It is unclear why the Delhi Police is arguing against giving hard copies because lawyers say that during oral arguments, ASG Raju said they could photocopy the chargesheet at the rate of 50 paise per page at a photocopy shop in Patiala district court and they would be reimbursed.
Lawyers, however, did not agree to this arrangement, arguing that it was the responsibility of the state to provide the hard copy of the chargesheet.
Mehmood Pracha, the lawyer who had countered the ASG, said, “Ultimately, I tried showing that they are lying through their teeth. They have no fear of law. They have no fear of judges. Their main point was that they don’t have the money, but now they are saying that we will pay money.”
Pracha said that in addition to it being a mandatory requirement of the law, there is a tactical reason for ensuring that hard copies come from the Delhi Police via the court.
“The photocopy is their responsibility. We cannot take responsibility because then they would say that we have not made correct copies. What if they give me an xyz chargesheet, I cannot say you supplied me with a bad copy. They will say that you have done the wrong thing,” he said.
On the issue of the volume of the first chargesheet — 18,000 pages — a fourth lawyer said, “There are so many white collar cases, the data and the pages run into a far more number of pages. In terms of Article 14 (equality before law) and Article 21 (life and liberty), the accused have constitutional rights. There is no reason for them to be meted out differential treatment. They should have access to physical copies free of cost.”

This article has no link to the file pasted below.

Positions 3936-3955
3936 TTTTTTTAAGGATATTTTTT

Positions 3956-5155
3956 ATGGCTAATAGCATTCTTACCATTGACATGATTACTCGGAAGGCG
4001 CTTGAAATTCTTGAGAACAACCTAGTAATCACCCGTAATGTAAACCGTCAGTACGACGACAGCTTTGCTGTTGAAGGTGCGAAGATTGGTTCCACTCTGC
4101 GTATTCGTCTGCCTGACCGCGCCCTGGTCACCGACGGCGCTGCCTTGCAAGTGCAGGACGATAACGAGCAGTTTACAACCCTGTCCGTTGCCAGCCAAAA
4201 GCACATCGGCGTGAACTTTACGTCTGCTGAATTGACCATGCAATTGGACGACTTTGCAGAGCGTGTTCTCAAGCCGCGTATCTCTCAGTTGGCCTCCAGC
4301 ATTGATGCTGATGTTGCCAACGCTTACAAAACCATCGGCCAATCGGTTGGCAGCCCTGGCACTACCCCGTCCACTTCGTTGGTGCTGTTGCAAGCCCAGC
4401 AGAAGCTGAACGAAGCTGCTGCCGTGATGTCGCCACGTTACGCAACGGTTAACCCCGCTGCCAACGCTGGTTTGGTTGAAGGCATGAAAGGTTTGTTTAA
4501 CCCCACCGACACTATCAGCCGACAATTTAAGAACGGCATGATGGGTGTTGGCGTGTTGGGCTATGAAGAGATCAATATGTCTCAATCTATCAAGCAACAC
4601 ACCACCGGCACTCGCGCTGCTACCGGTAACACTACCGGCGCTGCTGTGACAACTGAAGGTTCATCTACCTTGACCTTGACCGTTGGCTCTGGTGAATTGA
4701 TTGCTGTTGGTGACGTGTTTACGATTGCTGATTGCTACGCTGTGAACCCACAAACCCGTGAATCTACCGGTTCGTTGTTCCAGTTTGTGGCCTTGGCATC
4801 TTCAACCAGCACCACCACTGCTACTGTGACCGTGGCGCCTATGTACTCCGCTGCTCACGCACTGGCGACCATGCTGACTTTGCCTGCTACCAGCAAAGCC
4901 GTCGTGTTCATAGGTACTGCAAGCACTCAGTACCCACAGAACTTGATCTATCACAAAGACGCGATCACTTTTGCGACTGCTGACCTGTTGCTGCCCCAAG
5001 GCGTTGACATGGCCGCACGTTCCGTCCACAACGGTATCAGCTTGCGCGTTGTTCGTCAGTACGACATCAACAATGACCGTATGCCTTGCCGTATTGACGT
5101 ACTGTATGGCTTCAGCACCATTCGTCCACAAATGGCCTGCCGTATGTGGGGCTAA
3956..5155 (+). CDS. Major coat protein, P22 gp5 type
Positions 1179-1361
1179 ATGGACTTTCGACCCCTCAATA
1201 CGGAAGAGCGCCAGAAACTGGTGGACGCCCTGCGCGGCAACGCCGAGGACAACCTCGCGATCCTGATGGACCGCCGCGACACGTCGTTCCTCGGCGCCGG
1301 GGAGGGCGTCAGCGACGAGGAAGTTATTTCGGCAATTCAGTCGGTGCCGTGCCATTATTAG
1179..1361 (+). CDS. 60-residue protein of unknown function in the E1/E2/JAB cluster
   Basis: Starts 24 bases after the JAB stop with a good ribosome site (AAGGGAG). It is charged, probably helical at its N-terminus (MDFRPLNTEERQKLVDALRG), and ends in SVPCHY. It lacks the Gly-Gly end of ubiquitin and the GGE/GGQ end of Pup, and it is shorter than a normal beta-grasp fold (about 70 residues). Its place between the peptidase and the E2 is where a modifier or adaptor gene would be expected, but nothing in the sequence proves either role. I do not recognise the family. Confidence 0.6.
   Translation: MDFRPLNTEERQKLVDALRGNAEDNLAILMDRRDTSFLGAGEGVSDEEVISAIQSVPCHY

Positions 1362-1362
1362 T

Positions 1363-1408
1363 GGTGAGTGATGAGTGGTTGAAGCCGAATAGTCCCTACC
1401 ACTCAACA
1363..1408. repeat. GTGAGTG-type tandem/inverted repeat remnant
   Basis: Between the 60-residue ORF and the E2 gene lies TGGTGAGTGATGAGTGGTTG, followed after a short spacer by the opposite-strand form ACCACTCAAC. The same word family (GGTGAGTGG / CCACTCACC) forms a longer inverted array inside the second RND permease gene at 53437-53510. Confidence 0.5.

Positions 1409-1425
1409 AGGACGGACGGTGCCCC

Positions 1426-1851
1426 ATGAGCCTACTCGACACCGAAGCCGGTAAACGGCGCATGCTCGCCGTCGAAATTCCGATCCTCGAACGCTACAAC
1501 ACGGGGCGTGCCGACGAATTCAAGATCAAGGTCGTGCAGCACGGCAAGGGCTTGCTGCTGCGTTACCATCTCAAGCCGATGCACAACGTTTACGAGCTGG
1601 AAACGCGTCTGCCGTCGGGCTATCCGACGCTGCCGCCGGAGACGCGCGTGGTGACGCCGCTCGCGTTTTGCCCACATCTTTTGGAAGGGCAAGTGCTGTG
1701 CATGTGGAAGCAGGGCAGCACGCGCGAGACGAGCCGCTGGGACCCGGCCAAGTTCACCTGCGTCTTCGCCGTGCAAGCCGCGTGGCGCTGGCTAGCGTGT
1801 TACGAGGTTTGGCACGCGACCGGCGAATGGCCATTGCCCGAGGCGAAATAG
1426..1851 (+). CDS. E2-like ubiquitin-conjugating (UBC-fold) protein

What about the practical problem of keeping bundles of paper in a small jail cell? That too was for the jail authorities to make the proper arrangements, the lawyer said.
‘We’ve Never Had A Pushback Before’
Justice Suresh Kait of the Delhi High Court stayed the legal proceedings in FIR 59 until the hard copy petition was resolved.
While judge Rawat hears bail pleas and holds judicial remand hearings every 14 days, in which he listens to a wide range of problems the accused are facing in jail, the merits of the case are not to be discussed.
If the legal proceedings were not on hold, lawyers would have been at the stage where they scrutinise the physical documents provided by the police. They would have looked for documents that are dim, illegible, cut, blank, missing, identify documents without seizure memos, among other problems, and file an application for missing documents or corresponding material, such as CCTV footage that might be useful for the defense.
On why it was important to fight for the hard copy of the chargesheet even as it caused further delay in the legal proceedings, a fifth lawyer said it was an “important” and “legal” issue.
“We’ve never had a pushback on giving a physical copy of a chargesheet,” said the lawyer. “It has always been done, and there is no reason that it should not be done.”
(Betwa Sharma is an independent journalist who covers politics and civil liberties. She was the politics editor at HuffPost India.)